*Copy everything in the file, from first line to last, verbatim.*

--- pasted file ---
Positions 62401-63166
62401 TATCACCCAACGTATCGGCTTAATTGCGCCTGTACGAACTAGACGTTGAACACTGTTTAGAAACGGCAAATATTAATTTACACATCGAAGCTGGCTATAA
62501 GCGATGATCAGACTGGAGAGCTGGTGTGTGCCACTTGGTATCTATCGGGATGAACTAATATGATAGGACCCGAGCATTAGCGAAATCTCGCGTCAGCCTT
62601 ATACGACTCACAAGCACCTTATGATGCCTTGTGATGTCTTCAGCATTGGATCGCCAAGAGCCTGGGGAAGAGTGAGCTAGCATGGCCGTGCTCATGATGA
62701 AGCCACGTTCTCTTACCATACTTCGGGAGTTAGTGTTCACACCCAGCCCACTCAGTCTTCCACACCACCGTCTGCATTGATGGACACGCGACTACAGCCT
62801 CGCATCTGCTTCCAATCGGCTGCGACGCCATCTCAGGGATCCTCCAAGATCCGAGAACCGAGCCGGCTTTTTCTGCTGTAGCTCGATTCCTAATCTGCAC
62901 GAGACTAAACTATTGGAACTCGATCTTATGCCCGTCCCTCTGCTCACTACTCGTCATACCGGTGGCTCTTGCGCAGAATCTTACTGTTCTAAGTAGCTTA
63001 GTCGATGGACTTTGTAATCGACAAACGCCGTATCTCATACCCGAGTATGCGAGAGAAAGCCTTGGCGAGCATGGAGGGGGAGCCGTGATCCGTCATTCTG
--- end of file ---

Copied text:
Positions 62401-63166
62401 TATCACCCAACGTATCGGCTTAATTGCGCCTGTACGAACTAGACGTTGAACACTGTTTAGAAACGGCAAATATTAATTTACACATCGAAGCTGGCTATAA
62501 GCGATGATCAGACTGGAGAGCTGGTGTGTGCCACTTGGTATCTATCGGGATGAACTAATATGATAGGACCCGAGCATTAGCGAAATCTCGCGTCAGCCTT
62601 ATACGACTCACAAGCACCTTATGATGCCTTGTGATGTCTTCAGCATTGGATCGCCAAGAGCCTGGGGAAGAGTGAGCTAGCATGGCCGTGCTCATGATGA
62701 AGCCACGTTCTCTTACCATACTTCGGGAGTTAGTGTTCACACCCAGCCCACTCAGTCTTCCACACCACCGTCTGCATTGATGGACACGCGACTACAGCCT
62801 CGCATCTGCTTCCAATCGGCTGCGACGCCATCTCAGGGATCCTCCAAGATCCGAGAACCGAGCCGGCTTTTTCTGCTGTAGCTCGATTCCTAATCTGCAC
62901 GAGACTAAACTATTGGAACTCGATCTTATGCCCGTCCCTCTGCTCACTACTCGTCATACCGGTGGCTCTTGCGCAGAATCTTACTGTTCTAAGTAGCTTA
63001 GTCGATGGACTTTGTAATCGACAAACGCCGTATCTCATACCCGAGTATGCGAGAGAAAGCCTTGGCGAGCATGGAGGGGGAGCCGTGATCCGTCATTCTG